There are so many cute patterns out now that use godets in the skirt if one's not inclined to draft them themselves.  One of the looks I like is using a very dissimilar fabric for the godet... i.e. on one I've done a skirt that's beige corduroy w/black velvet floral pattern on it and sheer black chiffon for the godets.... or using a chiffon/georgette in the same tone as the skirt body, or a lace inset godet.  Great way to add subtle or very contrasting detail!Karen

          3. SewNancy | | #8

            Thanks for the lining suggestion.  Last months Burda magazine had a pattern for a a skirt with a 1/4 circle godet taped on to the pattern on one side so that onlly one side had to be sewn, which looked interesting.

            Nancy

          4. Sashita | | #9

            This is my first time.  I love the godets and the wonderful 'swish' they add.  However, I don't think that I should make a skirt like that for myself as my legs are not my best feature.  If I were to do it, at what length do you think I should make it?  I am not thinking formal wear here but a 'street length' skirt to wear with a dressy top.  I would love to hear your opinion.   Thanks,  Sasha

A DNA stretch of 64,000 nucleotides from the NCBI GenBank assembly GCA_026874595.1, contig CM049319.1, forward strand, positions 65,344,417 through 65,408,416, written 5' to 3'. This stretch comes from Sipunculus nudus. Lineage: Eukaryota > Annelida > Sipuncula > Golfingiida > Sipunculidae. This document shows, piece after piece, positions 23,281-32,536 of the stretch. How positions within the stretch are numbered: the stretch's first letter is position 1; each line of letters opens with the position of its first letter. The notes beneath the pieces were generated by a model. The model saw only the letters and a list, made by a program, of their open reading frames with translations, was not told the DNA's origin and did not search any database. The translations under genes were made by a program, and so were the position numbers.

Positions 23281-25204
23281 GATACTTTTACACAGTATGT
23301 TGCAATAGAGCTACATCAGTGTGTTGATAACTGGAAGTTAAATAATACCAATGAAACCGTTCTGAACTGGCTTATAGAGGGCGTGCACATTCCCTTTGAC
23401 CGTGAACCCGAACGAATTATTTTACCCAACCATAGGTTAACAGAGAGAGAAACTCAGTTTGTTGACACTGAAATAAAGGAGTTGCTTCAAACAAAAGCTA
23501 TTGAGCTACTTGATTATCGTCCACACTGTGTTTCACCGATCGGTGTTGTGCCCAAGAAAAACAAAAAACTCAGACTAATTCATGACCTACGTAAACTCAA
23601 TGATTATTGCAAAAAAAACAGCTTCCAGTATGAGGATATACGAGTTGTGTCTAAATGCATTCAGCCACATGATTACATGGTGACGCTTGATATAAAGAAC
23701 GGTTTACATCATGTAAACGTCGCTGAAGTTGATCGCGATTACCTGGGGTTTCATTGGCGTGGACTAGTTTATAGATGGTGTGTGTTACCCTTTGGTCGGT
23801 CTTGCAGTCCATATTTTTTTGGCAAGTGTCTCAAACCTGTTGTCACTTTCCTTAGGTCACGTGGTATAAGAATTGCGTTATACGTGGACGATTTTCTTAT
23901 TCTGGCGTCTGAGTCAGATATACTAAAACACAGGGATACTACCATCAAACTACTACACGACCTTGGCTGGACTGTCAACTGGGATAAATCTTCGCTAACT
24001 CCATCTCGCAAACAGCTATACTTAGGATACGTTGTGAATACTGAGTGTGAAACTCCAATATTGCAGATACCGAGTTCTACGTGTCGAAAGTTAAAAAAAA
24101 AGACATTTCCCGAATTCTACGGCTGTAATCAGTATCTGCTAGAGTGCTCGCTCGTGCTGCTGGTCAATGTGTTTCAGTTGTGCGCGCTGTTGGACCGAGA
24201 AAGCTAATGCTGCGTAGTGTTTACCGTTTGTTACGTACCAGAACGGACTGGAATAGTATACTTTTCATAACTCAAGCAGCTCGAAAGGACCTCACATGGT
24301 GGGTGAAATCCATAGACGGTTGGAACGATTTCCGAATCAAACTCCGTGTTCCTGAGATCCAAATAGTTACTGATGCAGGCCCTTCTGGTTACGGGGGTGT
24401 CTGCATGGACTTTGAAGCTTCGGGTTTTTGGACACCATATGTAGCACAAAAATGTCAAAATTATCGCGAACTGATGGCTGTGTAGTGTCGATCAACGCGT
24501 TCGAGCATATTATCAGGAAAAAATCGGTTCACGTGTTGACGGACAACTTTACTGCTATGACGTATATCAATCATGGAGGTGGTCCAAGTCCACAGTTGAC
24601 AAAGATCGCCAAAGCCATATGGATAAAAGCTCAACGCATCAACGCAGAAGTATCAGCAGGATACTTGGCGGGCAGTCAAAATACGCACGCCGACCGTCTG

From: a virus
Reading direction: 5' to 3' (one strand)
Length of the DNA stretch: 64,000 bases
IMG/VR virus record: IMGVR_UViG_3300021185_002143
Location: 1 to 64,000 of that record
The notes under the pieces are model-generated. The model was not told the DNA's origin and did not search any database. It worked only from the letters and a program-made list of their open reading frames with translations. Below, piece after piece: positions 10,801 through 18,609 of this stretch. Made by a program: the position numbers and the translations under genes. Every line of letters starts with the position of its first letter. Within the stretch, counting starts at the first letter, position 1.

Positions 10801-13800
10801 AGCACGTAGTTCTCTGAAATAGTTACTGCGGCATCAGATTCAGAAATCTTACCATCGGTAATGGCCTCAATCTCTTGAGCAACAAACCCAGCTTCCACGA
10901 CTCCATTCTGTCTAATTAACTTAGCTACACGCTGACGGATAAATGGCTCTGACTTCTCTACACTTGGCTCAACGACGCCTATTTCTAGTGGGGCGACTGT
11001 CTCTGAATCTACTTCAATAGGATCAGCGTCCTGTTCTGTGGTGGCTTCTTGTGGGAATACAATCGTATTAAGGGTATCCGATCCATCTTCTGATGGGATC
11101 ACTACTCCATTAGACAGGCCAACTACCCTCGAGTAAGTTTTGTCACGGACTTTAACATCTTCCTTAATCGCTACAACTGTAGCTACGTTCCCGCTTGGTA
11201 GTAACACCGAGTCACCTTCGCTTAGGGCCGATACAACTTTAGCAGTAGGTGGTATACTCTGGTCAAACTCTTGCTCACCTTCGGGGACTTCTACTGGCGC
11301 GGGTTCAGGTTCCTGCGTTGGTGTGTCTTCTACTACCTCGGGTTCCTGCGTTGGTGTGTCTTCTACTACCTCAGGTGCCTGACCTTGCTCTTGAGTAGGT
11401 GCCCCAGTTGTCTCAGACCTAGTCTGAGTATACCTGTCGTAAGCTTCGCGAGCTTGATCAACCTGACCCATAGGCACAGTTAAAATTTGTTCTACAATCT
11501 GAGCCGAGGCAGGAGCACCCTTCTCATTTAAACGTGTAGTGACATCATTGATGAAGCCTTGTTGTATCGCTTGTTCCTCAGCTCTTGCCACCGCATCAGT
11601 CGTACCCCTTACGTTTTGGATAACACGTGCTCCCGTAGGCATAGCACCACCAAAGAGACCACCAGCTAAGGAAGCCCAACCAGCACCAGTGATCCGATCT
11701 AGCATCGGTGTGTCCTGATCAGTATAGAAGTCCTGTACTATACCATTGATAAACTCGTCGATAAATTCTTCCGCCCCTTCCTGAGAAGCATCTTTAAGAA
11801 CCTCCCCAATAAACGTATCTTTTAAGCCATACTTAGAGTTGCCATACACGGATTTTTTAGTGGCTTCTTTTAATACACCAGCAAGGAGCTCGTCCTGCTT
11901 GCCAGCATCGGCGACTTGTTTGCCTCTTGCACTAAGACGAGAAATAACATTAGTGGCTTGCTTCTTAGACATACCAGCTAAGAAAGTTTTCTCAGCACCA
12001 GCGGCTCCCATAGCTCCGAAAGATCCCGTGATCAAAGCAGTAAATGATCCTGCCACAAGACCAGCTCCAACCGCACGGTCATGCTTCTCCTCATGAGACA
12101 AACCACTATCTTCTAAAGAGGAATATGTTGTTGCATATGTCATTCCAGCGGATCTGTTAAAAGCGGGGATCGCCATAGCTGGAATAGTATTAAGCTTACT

5. sandyscrivano | | #10

            Even though the question wasn't addressed to me I'd like to comment on the skirt length. I wear all lengths but especially love doing a skirt that just covers my short boots. It's very comfortable and sleek looking at the same time. I have several made of lamb suede and have stenciled the godets or the skirt itself near the hem. Very Saks 5th Ave!

          6. Sashita | | #11